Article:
HELSINKI, Finland, Sept. 3 (UPI) — Divers have discovered what is being called the world’s oldest beer in a shipwreck in the Baltic Sea east of Stockholm, researchers say.
While salvaging what is believed to be the world’s oldest champagne, several bottles of beer were also discovered, Finland’s Helsingen Sonomat reported.
The bottles, preserved on the seabed at about 160 feet deep, were brought to the surface from a 200-year-old shipwreck near Foglo in the archipelago south of the Finnish island of Aland.
Until now, the title for the oldest drinkable beer ever to have been found was some Ratcliff Ale brewed in 1869, discovered in the vaults of the Worthington White Shield Brewery in Burton-on-Trent in Staffordshire, England, in 2006, the Sonomat said.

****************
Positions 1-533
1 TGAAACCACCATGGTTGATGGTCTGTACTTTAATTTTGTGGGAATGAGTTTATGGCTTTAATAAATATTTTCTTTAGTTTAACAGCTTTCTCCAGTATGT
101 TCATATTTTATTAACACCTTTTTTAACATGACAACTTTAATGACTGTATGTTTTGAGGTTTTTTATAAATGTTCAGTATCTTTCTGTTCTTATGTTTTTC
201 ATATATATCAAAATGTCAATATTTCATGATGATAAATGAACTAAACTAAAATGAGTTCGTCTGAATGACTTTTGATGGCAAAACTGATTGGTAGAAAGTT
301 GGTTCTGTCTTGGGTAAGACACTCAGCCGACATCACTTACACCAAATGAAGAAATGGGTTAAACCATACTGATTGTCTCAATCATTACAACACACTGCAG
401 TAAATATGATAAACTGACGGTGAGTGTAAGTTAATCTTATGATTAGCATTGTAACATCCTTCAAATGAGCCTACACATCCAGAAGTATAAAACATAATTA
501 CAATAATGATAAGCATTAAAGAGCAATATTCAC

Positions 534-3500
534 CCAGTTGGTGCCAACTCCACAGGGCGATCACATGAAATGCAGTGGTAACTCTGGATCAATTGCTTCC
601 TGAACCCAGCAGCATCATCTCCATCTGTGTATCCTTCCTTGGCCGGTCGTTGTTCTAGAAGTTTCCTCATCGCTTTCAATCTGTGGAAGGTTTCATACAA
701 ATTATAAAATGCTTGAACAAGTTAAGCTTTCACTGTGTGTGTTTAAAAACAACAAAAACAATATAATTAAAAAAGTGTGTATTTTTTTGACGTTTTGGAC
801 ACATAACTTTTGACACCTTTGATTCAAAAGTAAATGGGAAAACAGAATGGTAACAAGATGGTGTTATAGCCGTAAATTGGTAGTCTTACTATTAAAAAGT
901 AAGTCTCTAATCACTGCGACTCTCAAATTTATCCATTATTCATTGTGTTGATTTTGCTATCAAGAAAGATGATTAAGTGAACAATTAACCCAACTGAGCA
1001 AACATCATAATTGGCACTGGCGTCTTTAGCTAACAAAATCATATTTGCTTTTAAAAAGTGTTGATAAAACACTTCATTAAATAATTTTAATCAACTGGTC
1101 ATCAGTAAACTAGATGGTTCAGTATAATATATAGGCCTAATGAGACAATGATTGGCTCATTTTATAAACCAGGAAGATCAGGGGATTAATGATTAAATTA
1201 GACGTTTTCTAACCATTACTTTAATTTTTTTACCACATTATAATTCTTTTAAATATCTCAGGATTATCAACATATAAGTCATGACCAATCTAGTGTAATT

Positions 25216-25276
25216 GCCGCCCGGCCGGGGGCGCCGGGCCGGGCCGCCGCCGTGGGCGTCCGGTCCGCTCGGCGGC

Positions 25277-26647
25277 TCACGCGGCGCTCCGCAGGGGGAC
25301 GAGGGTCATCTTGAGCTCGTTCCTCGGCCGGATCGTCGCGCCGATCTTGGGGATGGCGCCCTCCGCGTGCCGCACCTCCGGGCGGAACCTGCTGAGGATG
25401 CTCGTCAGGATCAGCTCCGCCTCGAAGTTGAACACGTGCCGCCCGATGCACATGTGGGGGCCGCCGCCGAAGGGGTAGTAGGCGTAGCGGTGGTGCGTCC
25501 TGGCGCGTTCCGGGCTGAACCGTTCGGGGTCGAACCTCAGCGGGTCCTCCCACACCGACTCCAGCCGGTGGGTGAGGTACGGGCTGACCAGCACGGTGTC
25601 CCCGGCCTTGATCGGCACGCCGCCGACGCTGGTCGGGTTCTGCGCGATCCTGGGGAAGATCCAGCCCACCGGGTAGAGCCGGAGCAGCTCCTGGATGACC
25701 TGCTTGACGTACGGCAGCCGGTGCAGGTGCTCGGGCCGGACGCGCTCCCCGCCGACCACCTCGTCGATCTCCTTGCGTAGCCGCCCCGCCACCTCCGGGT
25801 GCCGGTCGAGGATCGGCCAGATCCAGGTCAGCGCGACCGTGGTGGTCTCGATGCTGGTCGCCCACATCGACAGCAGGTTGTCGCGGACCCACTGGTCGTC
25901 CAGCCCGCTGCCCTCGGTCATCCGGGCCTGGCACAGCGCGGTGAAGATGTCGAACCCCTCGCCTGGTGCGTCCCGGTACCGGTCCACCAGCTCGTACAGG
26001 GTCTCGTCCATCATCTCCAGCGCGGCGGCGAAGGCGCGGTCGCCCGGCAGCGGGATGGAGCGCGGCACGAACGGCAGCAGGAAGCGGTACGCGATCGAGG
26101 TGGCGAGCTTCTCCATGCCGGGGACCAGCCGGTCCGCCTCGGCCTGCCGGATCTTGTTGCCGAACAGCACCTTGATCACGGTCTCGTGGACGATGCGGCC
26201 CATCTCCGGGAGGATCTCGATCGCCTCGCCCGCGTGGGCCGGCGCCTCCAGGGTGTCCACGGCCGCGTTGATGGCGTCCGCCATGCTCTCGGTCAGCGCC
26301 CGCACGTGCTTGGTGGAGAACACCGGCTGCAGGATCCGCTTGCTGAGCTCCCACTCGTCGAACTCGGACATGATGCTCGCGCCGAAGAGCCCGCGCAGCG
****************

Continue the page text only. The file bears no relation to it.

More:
“This is much likely the world’s oldest beer. We can now say that we have both the world’s oldest champagne and the world’s oldest beer bottles in our possession,” Rainer Juslin of Aland’s provincial government told the Stockholm News.
The cold temperature and darkness on the sea have optimized the storage, and pressure in the bottles has prevented any salt water getting in through the corks, the News said.
Copyright 2010 United Press International, Inc. (UPI). Any reproduction, republication, redistribution and/or modification of any UPI content is expressly prohibited without UPI’s prior written consent.